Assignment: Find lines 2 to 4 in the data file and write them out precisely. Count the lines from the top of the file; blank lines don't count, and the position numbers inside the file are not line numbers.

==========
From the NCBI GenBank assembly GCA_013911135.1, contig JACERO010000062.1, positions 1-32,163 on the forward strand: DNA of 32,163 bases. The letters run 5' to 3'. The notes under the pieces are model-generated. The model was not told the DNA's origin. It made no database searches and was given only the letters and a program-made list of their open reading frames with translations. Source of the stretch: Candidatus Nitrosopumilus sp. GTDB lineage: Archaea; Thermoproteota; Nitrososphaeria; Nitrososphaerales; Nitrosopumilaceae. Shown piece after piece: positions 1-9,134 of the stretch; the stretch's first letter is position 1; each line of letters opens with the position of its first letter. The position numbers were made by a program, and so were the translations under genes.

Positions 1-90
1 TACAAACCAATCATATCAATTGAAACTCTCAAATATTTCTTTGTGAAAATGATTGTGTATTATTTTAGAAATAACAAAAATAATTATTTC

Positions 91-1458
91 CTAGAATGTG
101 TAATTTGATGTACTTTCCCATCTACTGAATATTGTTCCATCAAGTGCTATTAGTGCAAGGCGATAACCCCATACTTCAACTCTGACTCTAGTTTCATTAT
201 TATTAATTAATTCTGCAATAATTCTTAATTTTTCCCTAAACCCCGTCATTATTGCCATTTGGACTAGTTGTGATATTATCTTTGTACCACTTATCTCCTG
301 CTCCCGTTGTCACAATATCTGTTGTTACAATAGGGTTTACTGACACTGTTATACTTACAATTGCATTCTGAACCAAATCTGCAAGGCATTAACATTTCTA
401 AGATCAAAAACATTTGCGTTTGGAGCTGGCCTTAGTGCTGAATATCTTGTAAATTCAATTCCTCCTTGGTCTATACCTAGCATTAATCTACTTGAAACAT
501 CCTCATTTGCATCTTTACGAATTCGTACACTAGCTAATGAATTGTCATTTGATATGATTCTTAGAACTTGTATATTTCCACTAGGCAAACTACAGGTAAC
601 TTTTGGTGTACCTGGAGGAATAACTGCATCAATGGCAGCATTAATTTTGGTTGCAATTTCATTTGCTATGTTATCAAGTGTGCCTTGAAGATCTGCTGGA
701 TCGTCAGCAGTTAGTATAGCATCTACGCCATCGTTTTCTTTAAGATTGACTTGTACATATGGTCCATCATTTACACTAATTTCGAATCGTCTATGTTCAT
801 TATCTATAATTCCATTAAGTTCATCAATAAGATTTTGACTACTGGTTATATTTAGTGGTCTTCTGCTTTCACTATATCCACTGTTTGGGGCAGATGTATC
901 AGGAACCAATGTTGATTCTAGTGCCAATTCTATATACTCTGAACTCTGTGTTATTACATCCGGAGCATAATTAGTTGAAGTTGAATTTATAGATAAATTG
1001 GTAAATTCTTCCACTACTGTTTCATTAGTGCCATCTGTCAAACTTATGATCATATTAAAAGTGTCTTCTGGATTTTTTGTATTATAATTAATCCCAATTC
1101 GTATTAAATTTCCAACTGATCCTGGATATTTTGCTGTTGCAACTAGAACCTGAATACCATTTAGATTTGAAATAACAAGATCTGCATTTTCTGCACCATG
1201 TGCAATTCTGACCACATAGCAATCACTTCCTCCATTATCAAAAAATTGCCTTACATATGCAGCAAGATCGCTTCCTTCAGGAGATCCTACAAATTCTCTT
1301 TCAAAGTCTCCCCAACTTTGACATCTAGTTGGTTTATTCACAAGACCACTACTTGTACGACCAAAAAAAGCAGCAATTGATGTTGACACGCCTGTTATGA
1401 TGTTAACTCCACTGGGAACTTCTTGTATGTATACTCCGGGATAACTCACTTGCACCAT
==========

Positions 1-90
1 TACAAACCAATCATATCAATTGAAACTCTCAAATATTTCTTTGTGAAAATGATTGTGTATTATTTTAGAAATAACAAAAATAATTATTTC

Positions 91-1458